The tool 35 is picked up and positioned, and moved, by the placement tool, which conveniently has a vacuum pick-up and holding facility.
The above described calibration process uses a distance measuring method of calibrating camera resolution, as compared with other resolution calibrations using area measurement. The area method is subject to edge noise where edge pixels of the calibration tool may randomly change value, which changes the area measured. The distance method uses the centroids of the targets. The edges of the targets are subject to the same noise as in the area method but the centroid change is minimal. Further, the average distance between three targets is used to further reduce any edge noise effects. Having three sets of targets on one calibration tool reduces handling.
The arm mounted camera 14 is calibrated for pixel dimension and for resolution using the tool 35, or a similar tool. Thus, as an example, the tool 35, which for the calibration of the inspection camera 18 has been positioned with the targets facing downward, is turned over and placed at the mounting position 17. The tool sits in a pocket at the mounting position. The above described calibration sequences for pixel dimension and aspect ratio are repeated with the arm mounted camera. The resolution may be different--in a particular automated positioning process as described later, a different resolution is required. This is because the inspection camera will be viewing lead ends, while the arm mounted camera will be viewing a relatively larger target area on a circuit board.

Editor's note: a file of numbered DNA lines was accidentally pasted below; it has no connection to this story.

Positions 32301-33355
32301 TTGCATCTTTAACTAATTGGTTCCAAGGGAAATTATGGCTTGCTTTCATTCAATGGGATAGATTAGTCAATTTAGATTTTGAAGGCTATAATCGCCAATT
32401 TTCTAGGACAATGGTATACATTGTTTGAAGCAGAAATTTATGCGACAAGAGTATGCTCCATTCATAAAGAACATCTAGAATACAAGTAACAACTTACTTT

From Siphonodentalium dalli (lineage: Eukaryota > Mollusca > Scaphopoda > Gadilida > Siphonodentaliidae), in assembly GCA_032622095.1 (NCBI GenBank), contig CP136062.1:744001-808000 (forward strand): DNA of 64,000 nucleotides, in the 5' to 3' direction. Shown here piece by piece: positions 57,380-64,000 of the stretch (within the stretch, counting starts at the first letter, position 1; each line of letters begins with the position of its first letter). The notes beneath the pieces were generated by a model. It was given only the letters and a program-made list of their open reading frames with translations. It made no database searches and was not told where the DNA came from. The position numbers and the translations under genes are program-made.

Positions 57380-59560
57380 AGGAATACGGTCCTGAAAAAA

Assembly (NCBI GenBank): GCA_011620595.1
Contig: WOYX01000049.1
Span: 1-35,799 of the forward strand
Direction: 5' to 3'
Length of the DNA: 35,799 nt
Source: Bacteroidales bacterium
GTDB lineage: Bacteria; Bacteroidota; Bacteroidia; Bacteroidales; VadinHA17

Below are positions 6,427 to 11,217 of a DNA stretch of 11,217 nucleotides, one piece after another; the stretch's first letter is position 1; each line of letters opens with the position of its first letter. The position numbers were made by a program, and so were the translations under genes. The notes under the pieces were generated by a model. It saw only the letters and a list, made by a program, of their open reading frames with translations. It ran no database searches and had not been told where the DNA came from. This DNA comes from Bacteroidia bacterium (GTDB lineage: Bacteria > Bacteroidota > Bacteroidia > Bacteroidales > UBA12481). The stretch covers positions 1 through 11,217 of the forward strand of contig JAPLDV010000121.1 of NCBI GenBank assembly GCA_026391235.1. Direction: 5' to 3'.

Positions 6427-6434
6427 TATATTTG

The above calibrations are carried out on initial set up and after any replacement, maintenance and the like of any of the major parts, for example, placement tool, inspection camera, and arm mounted camera. It is independent of component and circuit board as long as the viewing planes are constant, that is, as long as the distance from the object plane to the view plane is constant.
A further calibration required at initial set up is to determine the placement tool position relative to the field of view of the inspection camera system. This calibration is carried out to determine the placement tool's position relative to the inspection camera systems coordinates when the placement tool is out of the field of view of the camera. Also, such calibration is required if the inspection camera is replaced, or removed for maintenance, for example. The calibration is carried out by attaching an arm of known dimensions to the placement tool, finding two targets on the arm by the inspection camera, and calculating the positional coordinates between placement tool and inspection camera.